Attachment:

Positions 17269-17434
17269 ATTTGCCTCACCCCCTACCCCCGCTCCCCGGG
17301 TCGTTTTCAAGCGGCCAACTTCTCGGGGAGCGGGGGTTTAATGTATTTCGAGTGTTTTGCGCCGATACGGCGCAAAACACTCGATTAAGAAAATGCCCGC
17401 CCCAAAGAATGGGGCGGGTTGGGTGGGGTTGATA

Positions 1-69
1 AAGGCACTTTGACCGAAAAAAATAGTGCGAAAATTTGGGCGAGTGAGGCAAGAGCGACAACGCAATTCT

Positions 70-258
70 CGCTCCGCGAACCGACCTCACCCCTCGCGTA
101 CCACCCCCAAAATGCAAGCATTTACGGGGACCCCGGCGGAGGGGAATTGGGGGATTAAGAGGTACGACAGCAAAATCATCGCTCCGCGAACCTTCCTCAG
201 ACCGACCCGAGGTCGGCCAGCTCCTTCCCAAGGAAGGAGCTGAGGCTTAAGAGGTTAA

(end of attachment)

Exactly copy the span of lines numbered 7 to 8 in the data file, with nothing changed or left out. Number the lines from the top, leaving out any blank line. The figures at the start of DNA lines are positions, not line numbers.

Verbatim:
Positions 70-258
70 CGCTCCGCGAACCGACCTCACCCCTCGCGTA